An Update on Avian Influenza

H5 Highly Pathogenic Avian Influenza (HPAI), or Bird Flu, has become a global issue. The virus is now present in wild birds on six continents and the use of sanitary control measures alone may no longer be a sustainable solution to effectively contain the disease. The time has come to move away from the systematic mass culling of flocks as the main measure to control HPAI. We need to consider the use of safe and effective vaccines in combination with proper monitoring and surveillance to control this disease. Research is well on the way and Royal GD is currently carrying out field tests in laying hens. In the shadow of the global H5 outbreak, the H9N2 strain is also endemic in many countries. A new animal model has recently been developed to test vaccines against this strain.

Bird flu is a clear and present danger to biodiversity, human health and the economic sustainability of commercial poultry farming worldwide. In December 2023, the World Organisation for Animal Health (WOAH) sent out a policy brief on Avian Influenza. The brief noted that the rapidly evolving nature of avian influenza and its patterns of spread require a review of existing prevention and control strategies. To effectively contain the disease, protect the economic sustainability of the poultry sector and reduce potential pandemic risks, all available tools – including vaccination – must be reconsidered according to the WOAH.

GD is participating in experiments to test the efficacy of vaccines in collaboration with Wageningen University, Wageningen Bioveterinary Research and Utrecht University. We have already established – under experimental conditions at eight weeks post-vaccination – that these vaccines are capable of fully protecting chickens against disease and of stopping the spread of the virus to other animals completely. Moving on, we are now carrying out a controlled experiment under practical circumstances. In this small-scale field test, we will determine the vaccines’ effectiveness in laying hens and the duration of the protection acquired. The first challenge has been performed recently and all results will be available in May 2024. The second challenge, to determine the level of protection, will be done at around 23 to 25 weeks of age. Should protection still be present, we will continue this experiment for an even longer period. This kind of controlled field experiment is very important to the validation of the vaccines. The results of the tests have so far been very encouraging.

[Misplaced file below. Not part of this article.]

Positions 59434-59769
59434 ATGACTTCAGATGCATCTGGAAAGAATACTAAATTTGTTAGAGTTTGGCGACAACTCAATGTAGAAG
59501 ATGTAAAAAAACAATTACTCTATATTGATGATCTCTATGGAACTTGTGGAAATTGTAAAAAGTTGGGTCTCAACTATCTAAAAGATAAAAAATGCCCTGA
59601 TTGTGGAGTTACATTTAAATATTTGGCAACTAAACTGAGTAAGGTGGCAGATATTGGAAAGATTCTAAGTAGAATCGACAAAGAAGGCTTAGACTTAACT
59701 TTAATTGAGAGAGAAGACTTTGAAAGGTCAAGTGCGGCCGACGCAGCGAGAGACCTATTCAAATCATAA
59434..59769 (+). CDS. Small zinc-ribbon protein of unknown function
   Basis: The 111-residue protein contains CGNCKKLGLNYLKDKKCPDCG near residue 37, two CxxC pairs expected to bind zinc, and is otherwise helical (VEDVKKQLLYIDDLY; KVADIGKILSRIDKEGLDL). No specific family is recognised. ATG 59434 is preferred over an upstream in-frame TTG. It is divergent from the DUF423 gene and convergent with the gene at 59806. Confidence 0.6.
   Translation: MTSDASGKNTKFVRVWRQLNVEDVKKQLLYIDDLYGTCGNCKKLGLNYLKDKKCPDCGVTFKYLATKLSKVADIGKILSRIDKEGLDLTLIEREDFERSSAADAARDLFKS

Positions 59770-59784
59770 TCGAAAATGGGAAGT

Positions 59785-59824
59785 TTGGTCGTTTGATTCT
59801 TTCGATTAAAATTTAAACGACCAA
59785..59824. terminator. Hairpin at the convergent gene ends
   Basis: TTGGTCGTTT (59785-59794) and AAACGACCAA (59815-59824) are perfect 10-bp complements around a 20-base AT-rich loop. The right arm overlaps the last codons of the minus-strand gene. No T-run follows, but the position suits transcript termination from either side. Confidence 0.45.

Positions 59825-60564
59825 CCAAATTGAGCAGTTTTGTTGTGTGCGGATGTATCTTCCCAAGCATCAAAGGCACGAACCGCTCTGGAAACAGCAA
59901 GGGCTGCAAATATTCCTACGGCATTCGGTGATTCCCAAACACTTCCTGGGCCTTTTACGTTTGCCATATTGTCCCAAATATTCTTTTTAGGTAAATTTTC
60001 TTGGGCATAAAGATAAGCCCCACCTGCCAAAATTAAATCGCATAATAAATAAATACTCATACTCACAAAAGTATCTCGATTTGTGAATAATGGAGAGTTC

However, in order to be able to stay on top of the global outbreak of H5, we need more than testing different kinds of vaccines and carrying out scientific experiments. The epidemiology of Avian Influenza is evolving fast: the disease is gradually losing its seasonal nature and becoming endemic in wild birds. This increases the likelihood of virus evolution and spill-over to new species, posing a risk to human health as well. WOAH urges countries to be prepared for an increase in outbreaks and recommends complementary approaches, such as vaccination. However, many current international and bilateral regulations still present a major barrier to the use of vaccines.